Setting Goals and Expectations
The first thing you need to know is what the minimum score is to pass and your intention to score way above that mark. Be honest with yourself and where your current knowledge level is. Once you know what level you currently stand, it will be much easier to dig in and learn what you need to master in the timeliest fashion. What do you want to score? Do you have a study plan? How long do you intend to study? What tools have you set out to use? What specialty do you want to practice? Set your goals and expectations early and you’ll find that your roadmap to success will be much easier to follow.
Start looking at study material as you prepare for your school courses early. Sometimes the lecturer will cover outside material in order to cover the intended material for the class, but not emphasize information taught heavily for board preparation. By cross correlating between your lecture material and your board study prep, you fill in the gaps and critical information isn’t left behind. You’ll also have extensive notes already written for the critical period of time allocated for your exam.
If you set out a schedule for your studying, you’ll find that you aren’t reviewing material when you should be working on new material and vice versa. You’ll also have time for exercise, sleep, and down time. Some people are disorganized and as a result “study” for 10 years but yield very little retainable information at the end of the day. I know this because I was disorganized at the beginning.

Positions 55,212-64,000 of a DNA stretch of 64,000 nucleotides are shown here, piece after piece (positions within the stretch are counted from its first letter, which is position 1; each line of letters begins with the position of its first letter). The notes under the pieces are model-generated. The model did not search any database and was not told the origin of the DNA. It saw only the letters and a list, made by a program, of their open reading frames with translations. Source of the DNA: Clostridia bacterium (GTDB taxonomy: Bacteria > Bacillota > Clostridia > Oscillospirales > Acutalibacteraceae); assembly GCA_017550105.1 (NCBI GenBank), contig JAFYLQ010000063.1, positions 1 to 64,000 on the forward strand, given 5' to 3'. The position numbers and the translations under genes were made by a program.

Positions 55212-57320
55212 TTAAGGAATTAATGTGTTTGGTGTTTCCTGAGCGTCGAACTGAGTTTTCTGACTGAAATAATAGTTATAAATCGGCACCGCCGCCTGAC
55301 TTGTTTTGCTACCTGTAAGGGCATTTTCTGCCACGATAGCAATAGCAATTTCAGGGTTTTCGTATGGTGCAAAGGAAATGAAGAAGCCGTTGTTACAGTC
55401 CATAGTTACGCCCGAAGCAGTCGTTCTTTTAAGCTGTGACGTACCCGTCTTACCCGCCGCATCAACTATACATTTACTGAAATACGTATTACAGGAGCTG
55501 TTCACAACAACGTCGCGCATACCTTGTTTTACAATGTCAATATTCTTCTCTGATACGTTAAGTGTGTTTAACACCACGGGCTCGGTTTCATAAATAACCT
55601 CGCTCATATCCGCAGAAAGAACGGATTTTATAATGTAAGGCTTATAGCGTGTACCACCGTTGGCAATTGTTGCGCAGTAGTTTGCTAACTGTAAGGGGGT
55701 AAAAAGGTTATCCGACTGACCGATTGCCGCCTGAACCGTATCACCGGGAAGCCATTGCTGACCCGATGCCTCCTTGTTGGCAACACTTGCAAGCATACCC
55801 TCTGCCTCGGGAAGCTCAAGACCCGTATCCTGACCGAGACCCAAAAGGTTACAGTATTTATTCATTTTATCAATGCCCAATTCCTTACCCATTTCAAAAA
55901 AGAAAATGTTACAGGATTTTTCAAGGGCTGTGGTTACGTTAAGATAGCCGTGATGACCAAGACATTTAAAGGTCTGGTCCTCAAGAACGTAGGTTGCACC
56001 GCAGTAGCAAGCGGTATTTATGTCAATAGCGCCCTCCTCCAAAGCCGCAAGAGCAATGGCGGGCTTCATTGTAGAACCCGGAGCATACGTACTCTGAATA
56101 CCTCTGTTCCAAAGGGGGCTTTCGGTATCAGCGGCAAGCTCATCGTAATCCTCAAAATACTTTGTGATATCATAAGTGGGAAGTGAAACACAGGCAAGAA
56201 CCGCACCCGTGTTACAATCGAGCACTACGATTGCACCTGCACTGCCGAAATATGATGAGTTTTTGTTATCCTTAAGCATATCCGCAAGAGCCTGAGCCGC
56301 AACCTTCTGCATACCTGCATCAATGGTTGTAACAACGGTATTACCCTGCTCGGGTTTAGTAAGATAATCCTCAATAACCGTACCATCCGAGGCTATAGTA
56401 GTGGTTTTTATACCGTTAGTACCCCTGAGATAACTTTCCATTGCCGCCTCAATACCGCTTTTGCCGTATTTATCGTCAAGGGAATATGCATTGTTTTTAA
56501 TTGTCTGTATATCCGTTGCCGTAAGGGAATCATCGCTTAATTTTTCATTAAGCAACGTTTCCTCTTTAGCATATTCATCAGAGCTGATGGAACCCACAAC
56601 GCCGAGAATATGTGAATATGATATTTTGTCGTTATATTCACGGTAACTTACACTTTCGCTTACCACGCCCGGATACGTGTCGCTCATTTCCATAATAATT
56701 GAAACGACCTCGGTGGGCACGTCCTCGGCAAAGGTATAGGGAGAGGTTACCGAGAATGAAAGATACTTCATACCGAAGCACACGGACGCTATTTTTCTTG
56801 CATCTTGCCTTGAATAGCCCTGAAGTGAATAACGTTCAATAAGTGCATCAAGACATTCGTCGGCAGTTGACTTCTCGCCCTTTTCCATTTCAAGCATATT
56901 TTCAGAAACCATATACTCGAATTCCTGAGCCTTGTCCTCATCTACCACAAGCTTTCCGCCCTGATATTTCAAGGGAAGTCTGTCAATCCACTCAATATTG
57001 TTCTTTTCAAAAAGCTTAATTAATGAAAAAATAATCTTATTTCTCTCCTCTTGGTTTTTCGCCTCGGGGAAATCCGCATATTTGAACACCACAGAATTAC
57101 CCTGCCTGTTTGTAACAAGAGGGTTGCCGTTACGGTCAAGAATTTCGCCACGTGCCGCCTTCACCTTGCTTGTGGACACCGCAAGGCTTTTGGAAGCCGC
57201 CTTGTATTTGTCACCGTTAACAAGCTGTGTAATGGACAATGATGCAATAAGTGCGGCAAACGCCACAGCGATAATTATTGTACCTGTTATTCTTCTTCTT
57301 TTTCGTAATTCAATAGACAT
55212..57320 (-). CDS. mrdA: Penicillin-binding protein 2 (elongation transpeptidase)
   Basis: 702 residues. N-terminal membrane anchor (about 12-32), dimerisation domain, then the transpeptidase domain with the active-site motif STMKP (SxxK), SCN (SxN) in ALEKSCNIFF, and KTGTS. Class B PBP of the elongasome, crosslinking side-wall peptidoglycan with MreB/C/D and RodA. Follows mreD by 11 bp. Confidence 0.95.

Example: 3 hours for Anatomy, with 10 minute breaks every 50 minutes. Followed by 1 hour of focused questions. Review the answers and write down the solutions of why you got answers correct and more importantly, why you got answers incorrect. Then take a break. Work out, watch a show, and eat something. Focus on when your next session will start.
Questions vs. Reading
Some students focus heavily on questions for their studying. This is a good strategy once you have some background material. Think about it like mining for gold. You have to go through a lot of coal (data) to get the nuggets you need. If you go straight to the questions, it’s likely you’ll miss big picture concepts and the ability to sift through it properly. Questions are key. Incorporate them into your study schedule. Allocate sets of questions that are topic based so that once you finish a section of study, you reinforce the concepts with focused questions on that topic. Once you’ve completed all subject topics, now you can randomize your bank of questions to simulate the actual exam. You want to reinforce study material, but you also want to have unused questions to simulate the exam as you prepare. Keep in mind that research has shown that it is better to write out your notes than to type them out.
Getting into a Flow
Flow is also known as “the zone”, and is the mental state of operation in which a person performing an activity is fully immersed in a feeling of energized focus, full involvement, and enjoyment in the process of the activity. Basically, when you are in the flow state, you are undistracted and totally absorbed. Interestingly, flow enhances learning due to dopamine release. Getting into a flow state requires concentration, a challenging task at hand, and total immersion. You likely have experienced flow before. Have you ever jumped into a task that felt like you were busy for only 5 minutes, only to find that you have been working on it for 4 hours? That’s the flow state. More and more business executives and educators are working on cracking the code of the flow state. Use it to your advantage.